Diverging threat perceptions cause rising tensions within NATO. Some focus on Russia, others on challenges from the South or from Asia. Furthermore, there are significant differences in societal values, military spending, and security policies among NATO member states. At the same time, countries like Norway continue to base their defence on the assumption that the US is still as committed to its security guarantee to Europe as before.

The Military Power Seminar 2017 addresses these issues and challenges our established truths and assumptions. How do different European nations perceive the Russian threat? Will the US security guarantee still hold? What are the implications for the European armed forces? How will these implications influence Norway’s force structure and strategic posture? What should be the defence of Europe?





Welcome address, RADM Louise Kathrine Dedichen, Commandant at the Norwegian Defence University College


Introduction, Norwegian Minster of Defence, Frank Bakke-Jensen


Introduction and background: Threats and the perception of threats

Professor Walter Russell Mead, Hudson Institute: "The Status of the West": In his key note, Professor Mead addresses the state of the Western alliance after 9 months with Trump, various elections in Europe such as in France and Germany, as well as Brexit. Questions he will touch upon are how does the Trump administration see NATO? Under what circumstances will the US come to the aid of its European allies, and Norway in particular? What does the current US administration expect of Europe? This key note questions the validity of the basic tenets of the Norwegian total defence concept, namely the reliance on allied assistance.

Mr. Keir Giles, Chatham House: "The Status of Russia": Mr. Giles will critically assesses the political and military threat Russia represents today and in the next decade, addressing the Kremlin's view on the current security order in Europe and its likely strategic intentions in that respect. Furthermore, it will address Russia's actual military capabilities and force posture. Finally, Mr. Giles will address whether Europe should really be that concerned about its large eastern neighbor, putting emphasis on Norway in the light of its long history of peace and cooperation with Russia.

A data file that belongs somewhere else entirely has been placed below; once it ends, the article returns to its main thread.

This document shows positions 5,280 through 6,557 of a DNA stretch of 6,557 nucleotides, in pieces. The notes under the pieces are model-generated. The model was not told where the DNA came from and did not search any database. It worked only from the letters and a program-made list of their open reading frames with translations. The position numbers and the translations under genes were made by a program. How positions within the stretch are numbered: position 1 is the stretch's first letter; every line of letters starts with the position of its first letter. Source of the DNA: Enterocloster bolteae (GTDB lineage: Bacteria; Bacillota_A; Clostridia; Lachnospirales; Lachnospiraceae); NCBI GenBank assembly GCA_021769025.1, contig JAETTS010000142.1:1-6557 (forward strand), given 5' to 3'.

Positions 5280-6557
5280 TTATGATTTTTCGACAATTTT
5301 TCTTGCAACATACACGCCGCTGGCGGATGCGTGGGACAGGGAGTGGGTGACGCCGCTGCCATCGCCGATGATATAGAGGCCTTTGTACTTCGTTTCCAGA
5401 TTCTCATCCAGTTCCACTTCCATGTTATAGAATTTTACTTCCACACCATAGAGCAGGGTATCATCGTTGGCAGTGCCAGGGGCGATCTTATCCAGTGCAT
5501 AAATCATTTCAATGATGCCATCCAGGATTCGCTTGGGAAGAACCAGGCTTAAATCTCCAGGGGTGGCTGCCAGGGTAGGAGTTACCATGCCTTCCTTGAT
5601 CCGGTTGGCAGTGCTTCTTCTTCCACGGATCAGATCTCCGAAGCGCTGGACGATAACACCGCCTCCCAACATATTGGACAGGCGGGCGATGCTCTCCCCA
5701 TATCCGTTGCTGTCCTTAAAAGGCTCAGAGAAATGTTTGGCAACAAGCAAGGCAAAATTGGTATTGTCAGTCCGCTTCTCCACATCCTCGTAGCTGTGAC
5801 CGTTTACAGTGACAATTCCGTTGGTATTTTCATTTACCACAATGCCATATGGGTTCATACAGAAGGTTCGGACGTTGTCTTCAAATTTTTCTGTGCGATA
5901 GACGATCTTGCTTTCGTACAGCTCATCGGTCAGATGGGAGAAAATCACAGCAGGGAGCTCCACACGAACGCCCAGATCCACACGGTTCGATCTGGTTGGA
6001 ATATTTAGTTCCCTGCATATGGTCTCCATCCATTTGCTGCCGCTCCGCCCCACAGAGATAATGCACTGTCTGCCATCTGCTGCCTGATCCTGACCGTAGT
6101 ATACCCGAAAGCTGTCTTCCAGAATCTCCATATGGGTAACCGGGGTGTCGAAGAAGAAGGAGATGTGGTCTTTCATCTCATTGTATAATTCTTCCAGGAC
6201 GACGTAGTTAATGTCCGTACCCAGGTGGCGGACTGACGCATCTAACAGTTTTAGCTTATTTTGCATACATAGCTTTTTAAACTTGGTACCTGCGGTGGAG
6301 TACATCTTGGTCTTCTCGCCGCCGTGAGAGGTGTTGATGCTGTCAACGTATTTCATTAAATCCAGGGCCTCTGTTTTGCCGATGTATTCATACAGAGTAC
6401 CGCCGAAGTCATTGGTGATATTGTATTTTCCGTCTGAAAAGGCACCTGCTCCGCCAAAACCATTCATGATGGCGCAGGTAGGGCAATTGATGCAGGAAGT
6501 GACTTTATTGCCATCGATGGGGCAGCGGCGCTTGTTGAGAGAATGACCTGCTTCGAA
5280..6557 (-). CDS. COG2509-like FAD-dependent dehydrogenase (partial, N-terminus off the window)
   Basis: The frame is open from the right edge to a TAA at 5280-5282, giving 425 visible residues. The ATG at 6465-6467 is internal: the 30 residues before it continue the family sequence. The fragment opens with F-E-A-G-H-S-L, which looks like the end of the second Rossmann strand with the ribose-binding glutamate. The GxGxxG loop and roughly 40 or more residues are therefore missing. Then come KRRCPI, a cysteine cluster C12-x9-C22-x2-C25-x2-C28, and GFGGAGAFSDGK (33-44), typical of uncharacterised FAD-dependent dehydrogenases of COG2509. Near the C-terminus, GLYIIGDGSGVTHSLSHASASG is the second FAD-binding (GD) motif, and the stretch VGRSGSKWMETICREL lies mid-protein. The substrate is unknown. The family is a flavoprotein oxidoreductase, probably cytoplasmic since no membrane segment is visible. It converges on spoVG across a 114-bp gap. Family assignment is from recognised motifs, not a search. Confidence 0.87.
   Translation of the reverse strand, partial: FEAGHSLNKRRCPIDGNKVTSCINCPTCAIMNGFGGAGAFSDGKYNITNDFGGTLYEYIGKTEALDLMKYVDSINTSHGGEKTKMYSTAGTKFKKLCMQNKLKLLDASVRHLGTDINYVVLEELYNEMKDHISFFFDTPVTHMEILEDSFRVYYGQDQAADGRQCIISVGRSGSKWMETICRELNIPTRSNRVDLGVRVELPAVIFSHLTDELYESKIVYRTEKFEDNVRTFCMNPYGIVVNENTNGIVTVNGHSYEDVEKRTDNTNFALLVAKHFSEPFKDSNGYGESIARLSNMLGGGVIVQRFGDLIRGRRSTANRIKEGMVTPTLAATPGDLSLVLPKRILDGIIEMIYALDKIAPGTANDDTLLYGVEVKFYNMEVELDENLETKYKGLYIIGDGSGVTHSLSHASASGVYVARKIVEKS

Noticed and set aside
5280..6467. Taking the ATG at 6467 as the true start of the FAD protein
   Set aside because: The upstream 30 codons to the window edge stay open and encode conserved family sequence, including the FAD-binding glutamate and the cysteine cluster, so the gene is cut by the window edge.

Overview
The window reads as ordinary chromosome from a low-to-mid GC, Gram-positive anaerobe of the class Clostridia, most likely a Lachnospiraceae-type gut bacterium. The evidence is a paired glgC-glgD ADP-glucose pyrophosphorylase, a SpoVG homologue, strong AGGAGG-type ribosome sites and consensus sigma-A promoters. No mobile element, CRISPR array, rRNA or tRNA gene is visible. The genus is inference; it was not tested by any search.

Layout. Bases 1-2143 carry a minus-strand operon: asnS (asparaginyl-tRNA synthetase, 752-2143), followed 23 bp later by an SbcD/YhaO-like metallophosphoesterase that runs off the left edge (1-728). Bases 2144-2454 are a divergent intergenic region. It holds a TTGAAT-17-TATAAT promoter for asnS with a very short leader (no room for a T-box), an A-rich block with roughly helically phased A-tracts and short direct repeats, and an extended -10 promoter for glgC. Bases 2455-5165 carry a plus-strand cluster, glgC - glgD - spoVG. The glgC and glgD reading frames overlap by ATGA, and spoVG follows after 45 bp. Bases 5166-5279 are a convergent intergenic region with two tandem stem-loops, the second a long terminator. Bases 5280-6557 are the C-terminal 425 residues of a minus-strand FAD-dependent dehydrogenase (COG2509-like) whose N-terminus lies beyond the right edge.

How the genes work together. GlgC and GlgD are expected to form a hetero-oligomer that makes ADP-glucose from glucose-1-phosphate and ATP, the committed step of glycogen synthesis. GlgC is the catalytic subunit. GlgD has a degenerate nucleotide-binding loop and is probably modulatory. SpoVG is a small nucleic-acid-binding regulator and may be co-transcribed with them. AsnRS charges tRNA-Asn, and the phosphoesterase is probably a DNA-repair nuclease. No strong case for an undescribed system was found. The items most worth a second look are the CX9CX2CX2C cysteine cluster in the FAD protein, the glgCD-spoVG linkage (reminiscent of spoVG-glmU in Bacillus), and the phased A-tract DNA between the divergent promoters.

Q&A and discussions. Chair: Anders Romarheim, IFS




The current and emerging European military posture

What security threats determine the country's national defence priorities? How is Russia perceived? How is the current defence posture reflecting the above mentioned threat perceptions and priorities? How does the national fit into NATO Force structures, and how is the NATO commitment balanced with bilateral engagement with the USA? How will the above issues change over the next 5 to 10 years? Are there significant changes in the making?

Germany: Dr Claudia Major, Stiftung Wissenschaft und Politik

France: Mr Etienne de Durand, Directorate General for International Relations and Strategy

Great Britain: Dr Robert Johnson, University of Oxford

US: Andrew Michta, Dean, College of International and Security Studies, George C. Marshall European Center for Security Studies

Norway: Prof Janne Haaland Matlary, Department of Political Science, University of Oslo and at the The Norwegian Defence Command and Staff College




Discussion and Q&A, Chair: Anders Romarheim, IFS




Karsten Friis, Head of Research Group on Security and Defense at NUPI: "Once upon the time there was a West?". Concluding reflections on the future of the Alliance. 


Conclusions: Ulf Sverdrup, Director, Norwegian Institute of Foreign Affairs (NUPI)